Network 4 Debate, PC Explains

Slovaks in the UK Don’t Perceive Brexit as a Threat to Their Jobs

MPs rejected an amendment to protect EU citizens in the UK after Britain leaves the EU. The British government is going to limit mobility, residency, and employment of foreigners, including Slovaks. It is still not clear whether the new rules will only be applied to new or even existing immigrants. The situation of EU citizens living in Britain is gradually becoming difficult.

About 65,000 Slovak citizens live in the UK. However, unofficial statistics point to higher numbers (90,000 Slovak emigrants in Britain). Currently, according to official sources, 45% of Slovaks living in the UK work in administration, business, and management. The second largest group of Slovaks (20%) work in the hotel business; the third (6%) in agriculture; 6% in industry; 4% in the food industry; 4% of Slovaks in trade, the same in health service; 2.5% in construction; 1.3% in transport; and 1.6% in tourism.

“It is possible that the profession will be crucial. I don’t think the UK would expel all migrants, for example, someone has to work in homes for the elderly,” said Vladimír Baláž from the Prognostic Institute of Slovak Academy of Sciences. It is also possible that people will get a work permit for a certain position or only when it is clear that no one from the UK is not interested in this job.

Slovaks living in the UK do not yet have major concerns regarding their jobs. Although one might expect that people performing a manual labor or hard labor job will be still be in demand, foreigners in more lucrative jobs don’t feel threatened, either. I managed to get the answers of two young Slovaks working in analytic capacities in the services and financial sector in the UK. Their responses below highlight that the opinion of employees of large corporations on Brexit in connection with their job doesn’t differ significantly.

Brexit will not impact my current job position and I have no doubts about my professional future because the company would be my visa sponsor.

“I have been living in London for the past 2.5 years now. I work for a global company with offices in over 80 countries. Brexit has so far impacted only my purchasing power when traveling around Europe as my salary is denominated in pound sterling. The company invested a lot in the new building located in the heart of the City of London and this will remain our European headquarters. Brexit will not impact my current job position and I have no doubts about my professional future because the company would be my visa sponsor if necessary. Leaving the UK in the future, which is my mid-term plan, will be solely motivated by personal or career-related factors.” – Peter, Analyst at Bloomberg.

“I have been living in London for just over 1.5 years now. I am working for a multinational company with employees from all over the world including many EU countries. The area of business I specialize in is closely connected to the move of an international workforce to and from the UK. I am currently working towards the next level of tax professional qualifications in the UK with a plan to continue my career in the UK. Brexit and the related fall in pound sterling has so far only affected my purchasing power when travelling to Europe. The uncertainty related to the future of immigration policy has not impacted my current plans to live in the UK in the immediate future and my choice to remain or leave the UK in the future will be driven by personal or career-related factors.” – Lenka, Tax Analyst at Deloitte.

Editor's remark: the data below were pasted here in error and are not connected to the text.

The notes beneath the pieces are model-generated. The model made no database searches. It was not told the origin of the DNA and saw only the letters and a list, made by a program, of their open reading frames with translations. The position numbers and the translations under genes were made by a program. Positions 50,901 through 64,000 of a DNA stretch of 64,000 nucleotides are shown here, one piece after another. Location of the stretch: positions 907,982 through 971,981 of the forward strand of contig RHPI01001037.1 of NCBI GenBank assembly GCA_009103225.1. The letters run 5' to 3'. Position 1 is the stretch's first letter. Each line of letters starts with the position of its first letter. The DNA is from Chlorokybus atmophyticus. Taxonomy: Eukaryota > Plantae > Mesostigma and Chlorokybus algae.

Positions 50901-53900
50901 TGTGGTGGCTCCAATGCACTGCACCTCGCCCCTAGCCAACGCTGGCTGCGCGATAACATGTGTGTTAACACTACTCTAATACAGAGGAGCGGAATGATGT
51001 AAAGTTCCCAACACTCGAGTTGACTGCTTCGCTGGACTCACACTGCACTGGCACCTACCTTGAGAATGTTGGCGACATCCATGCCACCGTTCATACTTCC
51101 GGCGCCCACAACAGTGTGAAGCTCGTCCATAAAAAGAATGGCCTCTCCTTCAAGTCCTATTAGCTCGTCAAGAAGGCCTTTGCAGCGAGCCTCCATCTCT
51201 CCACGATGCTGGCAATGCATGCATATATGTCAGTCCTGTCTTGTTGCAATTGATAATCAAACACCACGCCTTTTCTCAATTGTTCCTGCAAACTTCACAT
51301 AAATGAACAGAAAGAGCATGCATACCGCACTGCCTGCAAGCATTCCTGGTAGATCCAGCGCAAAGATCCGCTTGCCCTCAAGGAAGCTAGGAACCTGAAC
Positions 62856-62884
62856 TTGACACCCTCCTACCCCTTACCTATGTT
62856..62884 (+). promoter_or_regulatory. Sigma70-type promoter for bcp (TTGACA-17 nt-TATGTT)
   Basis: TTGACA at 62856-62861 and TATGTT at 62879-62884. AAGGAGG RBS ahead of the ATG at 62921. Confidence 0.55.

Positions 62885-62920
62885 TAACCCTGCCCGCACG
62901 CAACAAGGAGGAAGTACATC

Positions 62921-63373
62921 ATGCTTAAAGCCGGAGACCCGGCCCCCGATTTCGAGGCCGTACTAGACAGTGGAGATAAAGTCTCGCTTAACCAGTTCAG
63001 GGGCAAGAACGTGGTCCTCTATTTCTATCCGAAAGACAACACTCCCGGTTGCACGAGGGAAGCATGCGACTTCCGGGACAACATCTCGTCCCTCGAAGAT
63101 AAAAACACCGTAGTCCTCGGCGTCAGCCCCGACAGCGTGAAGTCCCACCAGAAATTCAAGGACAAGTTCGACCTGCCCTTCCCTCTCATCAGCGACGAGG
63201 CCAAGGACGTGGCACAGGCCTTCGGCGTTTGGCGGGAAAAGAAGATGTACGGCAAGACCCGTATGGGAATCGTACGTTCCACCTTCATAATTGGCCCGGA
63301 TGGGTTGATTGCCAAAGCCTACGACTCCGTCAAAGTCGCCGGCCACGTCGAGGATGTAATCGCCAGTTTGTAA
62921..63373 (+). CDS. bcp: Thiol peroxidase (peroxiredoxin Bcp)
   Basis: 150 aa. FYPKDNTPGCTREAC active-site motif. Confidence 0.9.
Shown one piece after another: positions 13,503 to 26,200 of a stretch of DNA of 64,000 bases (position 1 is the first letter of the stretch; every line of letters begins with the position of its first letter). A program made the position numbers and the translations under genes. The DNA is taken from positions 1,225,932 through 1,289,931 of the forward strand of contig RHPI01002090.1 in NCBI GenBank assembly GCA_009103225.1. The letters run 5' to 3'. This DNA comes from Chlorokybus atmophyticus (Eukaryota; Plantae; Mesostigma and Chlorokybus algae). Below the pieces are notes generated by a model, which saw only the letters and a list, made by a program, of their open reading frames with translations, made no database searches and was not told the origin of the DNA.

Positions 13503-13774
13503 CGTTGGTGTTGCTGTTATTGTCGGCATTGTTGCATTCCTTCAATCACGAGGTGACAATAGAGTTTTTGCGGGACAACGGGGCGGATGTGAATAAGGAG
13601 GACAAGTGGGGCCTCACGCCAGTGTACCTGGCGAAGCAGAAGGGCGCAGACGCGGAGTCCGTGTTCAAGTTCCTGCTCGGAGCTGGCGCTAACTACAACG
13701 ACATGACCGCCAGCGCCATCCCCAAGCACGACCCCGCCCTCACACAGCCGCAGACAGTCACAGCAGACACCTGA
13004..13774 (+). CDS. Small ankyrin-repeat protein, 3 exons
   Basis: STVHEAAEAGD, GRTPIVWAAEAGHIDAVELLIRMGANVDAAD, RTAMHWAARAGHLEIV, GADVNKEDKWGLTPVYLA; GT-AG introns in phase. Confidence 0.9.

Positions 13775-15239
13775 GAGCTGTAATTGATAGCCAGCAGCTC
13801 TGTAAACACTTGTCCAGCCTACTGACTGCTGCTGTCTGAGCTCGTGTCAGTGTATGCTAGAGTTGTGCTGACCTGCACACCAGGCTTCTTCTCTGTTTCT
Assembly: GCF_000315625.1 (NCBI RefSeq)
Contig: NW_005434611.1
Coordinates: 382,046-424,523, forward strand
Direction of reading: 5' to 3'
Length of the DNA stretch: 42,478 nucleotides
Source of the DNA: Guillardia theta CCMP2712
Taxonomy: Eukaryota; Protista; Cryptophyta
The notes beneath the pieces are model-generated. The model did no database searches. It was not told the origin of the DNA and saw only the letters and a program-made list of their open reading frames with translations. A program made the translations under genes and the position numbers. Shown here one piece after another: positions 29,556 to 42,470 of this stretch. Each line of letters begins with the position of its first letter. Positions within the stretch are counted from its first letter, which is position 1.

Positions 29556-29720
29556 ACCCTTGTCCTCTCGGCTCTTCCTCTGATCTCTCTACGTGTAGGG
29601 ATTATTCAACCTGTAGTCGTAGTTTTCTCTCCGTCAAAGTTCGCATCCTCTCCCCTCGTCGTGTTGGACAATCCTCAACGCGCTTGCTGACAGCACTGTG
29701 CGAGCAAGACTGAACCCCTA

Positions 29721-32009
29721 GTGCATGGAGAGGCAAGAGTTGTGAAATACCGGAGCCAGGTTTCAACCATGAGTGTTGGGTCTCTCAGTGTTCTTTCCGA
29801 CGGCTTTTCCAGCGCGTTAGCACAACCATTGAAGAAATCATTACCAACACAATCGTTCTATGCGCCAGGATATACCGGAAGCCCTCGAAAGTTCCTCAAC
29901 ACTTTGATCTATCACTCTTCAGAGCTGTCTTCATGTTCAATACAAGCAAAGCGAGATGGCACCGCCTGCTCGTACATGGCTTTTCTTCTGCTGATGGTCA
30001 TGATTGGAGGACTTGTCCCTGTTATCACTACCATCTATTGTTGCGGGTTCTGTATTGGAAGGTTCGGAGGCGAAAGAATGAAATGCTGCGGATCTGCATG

The uncertainty related to the future of immigration policy has not impacted my current plans to live in the UK.

For the record, about two thousand citizens of Slovakia receive social benefits for their children who stayed at home in their native country. The monthly child allowance in Slovakia varies around 23.52 euros. In Britain, workers or even those who are looking for work, receive £20.70 per week for one child. They can receive £13.70 for each additional child. Thus, the sum of allowances which they received a month in Slovakia, they get in the UK for a week. People should take into consideration that after Brexit, obtaining social benefits without UK citizenship will be close to impossible. In addition, Slovak workers may have to start paying for health insurance, in contrast to today, when it is sufficient to have only European insurance. In short, it is clear that foreigners will not have a similar range of social rights as citizens of the UK.

The British Minister for Brexit David Davis said that the UK’s attitude towards Slovaks during the two-year transitional period will be generous. Slovak Prime Minister Robert Fico noted, however, that he will monitor what the word ‘generous’ should mean in practice, and how it will be implemented because “the national interest of Slovakia makes us interested in the fate of Slovak citizens who live in the UK.” At the same time, he argues that we have to take into account that when it comes to other people coming to Britain, it will be raised certain limits.

Only time will tell whether the departure of the UK from the EU will hit Slovak citizens suddenly and unexpectedly. Although Brexit doesn’t mean for many that they will be forced to leave Britain, they don’t realize yet how their employment status may be disadvantaged in the near future – in a country that has always defied a stronger and socially inclusive European social model.

This text was created as part of the Network 4 Debate project, supported by the International Visegrad Fund.


Michael Augustín
Michael Augustín is a political scientist and PhD student at the Institute of Political Science of the Slovak Academy of Sciences. He is the founder and editor-in-chief of, writer and editor of the blog POLE.

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